Shares in the nation's leading grocers may be on the ropes but investing in the bricks and mortar of some of their most strategically placed stores is a great play on the sector, according to Supermarket Income (SUPR).
These are large ‘omnichannel’ supermarkets playing a dual role in selling physical groceries and serving as online fulfilment centres where shoppers can pick up goods ordered on the Internet.
While shares in the three supermarket giants which rent its stores have dropped 5%, 29% and 37% respectively in the past year, Supermarket Income has notched up an 8% total shareholder return for the 12 months to 30 June.
This matches the return made in its first, previous 13 months from launch, underlining the steady and attractive returns from Supermarket Income's long, inflation-linked leases.
According to the company, in the two years since it floated shareholders have made a total return including dividends of 16.7% compared to a 1% decline in UK Reits.
Some of these gains reflect the strong demand for its quarterly dividends which grew 3.2% in line with inflation to give a total of 5.6p per share, covered 90% by earnings.
The dividend target for 2020 has just been lifted to 5.8p to also reflect the rise in the retail prices index (RPI).
At nearly 107p today the shares yield over 5% but are considered expensive given they trade at a 12% premium over a 95.6p net asset value (NAV) depressed by acquisition costs.
Analysts at Winterflood believe the fund's concentrated tenant list and focus on one sector makes it vulnerable to a sector or company downturn.
'Nevertheless, we recognise Supermarket Income Reit's attractive income profile, with long-term, inflation-linked leases and a prospective yield of 5.3%,' they said.
Good stores are king
Including the purchase last month of a Sainsbury's store in Preston, Lancashire, Supermarket Income has spent £151 million on properties since June last year, part funded by an over-subscribed £45 million share placing in March.
Former Sainsbury’s boss Justin King, who joined Atrato Capital, the fund's manager, as a senior adviser this year, believes this is money well spent as he regards the sub-sector as undervalued.
Atrato points out that whereas the values of distribution warehouses have shot up in the past four years, depressing their rental yields compared to the rest of the marekt, supermarket yields have continued to trade above the UK all-market despite offering a similar online shopping dimension.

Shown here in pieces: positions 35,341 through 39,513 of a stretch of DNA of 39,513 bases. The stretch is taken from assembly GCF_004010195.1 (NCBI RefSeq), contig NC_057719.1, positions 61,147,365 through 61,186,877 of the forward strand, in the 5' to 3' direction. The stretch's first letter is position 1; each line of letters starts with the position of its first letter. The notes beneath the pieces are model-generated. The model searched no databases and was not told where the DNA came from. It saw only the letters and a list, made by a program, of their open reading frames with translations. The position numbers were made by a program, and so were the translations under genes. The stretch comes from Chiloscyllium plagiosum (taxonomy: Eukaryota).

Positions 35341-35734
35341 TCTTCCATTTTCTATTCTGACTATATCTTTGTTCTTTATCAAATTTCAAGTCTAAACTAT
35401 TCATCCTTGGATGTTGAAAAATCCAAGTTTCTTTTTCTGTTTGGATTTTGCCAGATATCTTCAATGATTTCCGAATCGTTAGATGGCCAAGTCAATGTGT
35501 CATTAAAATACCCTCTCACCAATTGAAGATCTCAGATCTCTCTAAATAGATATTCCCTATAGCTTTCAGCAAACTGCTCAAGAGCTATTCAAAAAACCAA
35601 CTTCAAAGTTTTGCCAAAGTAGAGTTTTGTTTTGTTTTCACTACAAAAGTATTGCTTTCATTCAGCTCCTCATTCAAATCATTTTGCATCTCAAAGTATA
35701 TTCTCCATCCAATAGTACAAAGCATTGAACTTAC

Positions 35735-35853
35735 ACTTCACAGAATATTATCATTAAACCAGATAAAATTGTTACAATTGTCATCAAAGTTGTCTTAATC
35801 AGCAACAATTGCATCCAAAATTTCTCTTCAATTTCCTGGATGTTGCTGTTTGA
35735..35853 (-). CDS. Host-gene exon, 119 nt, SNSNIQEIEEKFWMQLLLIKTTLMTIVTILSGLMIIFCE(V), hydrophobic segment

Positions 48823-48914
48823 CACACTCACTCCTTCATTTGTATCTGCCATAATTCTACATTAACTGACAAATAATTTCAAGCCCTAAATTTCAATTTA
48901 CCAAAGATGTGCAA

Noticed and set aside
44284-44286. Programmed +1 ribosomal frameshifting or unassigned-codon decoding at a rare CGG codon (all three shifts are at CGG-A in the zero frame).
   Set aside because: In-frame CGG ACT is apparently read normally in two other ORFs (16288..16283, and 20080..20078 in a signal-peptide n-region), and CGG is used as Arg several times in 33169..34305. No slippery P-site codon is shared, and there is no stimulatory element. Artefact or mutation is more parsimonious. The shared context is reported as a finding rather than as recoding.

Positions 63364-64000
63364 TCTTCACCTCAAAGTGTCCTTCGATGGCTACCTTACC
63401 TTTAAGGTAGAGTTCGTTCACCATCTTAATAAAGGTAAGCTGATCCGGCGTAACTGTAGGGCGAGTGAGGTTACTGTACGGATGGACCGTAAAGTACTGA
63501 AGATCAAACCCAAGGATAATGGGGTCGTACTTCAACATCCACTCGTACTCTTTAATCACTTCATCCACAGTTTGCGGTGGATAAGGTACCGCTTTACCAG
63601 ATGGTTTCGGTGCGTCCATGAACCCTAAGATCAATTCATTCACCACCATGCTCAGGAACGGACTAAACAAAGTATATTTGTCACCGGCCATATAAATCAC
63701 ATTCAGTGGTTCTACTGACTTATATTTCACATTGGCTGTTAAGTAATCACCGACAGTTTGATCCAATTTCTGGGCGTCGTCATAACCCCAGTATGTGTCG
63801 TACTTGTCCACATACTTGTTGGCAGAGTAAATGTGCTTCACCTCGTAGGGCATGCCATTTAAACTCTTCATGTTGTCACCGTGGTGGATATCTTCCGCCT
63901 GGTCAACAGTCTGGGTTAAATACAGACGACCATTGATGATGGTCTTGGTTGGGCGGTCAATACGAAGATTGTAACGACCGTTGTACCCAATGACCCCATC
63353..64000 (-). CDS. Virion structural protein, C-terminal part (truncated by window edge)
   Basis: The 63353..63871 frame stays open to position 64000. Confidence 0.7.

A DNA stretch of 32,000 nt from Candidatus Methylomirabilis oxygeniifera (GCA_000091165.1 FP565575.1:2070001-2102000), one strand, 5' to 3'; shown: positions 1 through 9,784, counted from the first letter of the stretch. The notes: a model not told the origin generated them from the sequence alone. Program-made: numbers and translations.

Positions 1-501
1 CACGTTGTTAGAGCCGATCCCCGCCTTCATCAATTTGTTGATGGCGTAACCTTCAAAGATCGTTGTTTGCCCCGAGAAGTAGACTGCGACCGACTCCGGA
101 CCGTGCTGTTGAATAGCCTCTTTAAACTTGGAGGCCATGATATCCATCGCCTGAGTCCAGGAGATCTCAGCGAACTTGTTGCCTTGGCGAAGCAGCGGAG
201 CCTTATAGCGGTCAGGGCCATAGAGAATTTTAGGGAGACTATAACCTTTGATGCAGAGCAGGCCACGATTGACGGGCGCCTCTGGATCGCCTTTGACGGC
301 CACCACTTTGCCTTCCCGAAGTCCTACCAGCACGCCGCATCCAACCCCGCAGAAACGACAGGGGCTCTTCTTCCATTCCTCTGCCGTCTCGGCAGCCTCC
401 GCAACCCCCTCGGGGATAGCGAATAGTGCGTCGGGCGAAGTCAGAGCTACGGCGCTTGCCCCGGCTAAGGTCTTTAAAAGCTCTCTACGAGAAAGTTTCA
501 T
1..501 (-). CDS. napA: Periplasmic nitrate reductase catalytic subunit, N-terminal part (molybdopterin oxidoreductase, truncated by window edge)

King said the property market still hadn't taken heed of Amazon's $13.7 billion purchase of Whole Foods Market two years ago, which he said was the 'most significant retail transaction in the last 10 years'.
'Amazon was not motivated by acquiring technology, it was a technology company acknowledging that a successful grocery business can only be achieved through well-located shops with great customer service, operating an omnichannel business model with a well-developed supply chain.
'It seems to me that the property market doesn't understand that when it comes to supermarket property as an investment class,' King said.
He said supermarkets still generated ‘significant cashflow’ and were at the core of grocery shopping.
‘If you look at the UK, the grocery sector is heading to be a £200 billion market and some 60%, or £120 billion, is still done on or fulfilled from a supermarket as part of a weekly grocery shop,’ he said.
‘That cash value is unchanged from 10 years ago.’
While online shopping platforms like Ocado offered convenience he said the ‘dominant’ shopping channel would remain the supermarket.
He said the line between online and in-store shopping was ‘already blurred’ as 75% of online grocery shopping is fulfilled from supermarkets acting as hubs, and just 6% of grocery shopping is done online despite millions in investment being pumped into it.
‘Pure play home delivered grocery has not been profitable, and I believe it is unlikely to ever generate sufficient profit as a standalone sales channel,’ he said.
King was also no longer worried by discounters Aldi and Lidl that had taken a chunk of the UK grocery market but he believed would struggle to grow much more.
He said their market share was similar to ‘previous discounters [such as Netto and KwikSave] as far back as the mid-80s’.
‘I believe discounters are now through the zenith of their expansion programmes and disruption in the UK,’ said Kind. ‘They will continue to keep pricing sharp, of course, but not result in further incremental disruption to market share.
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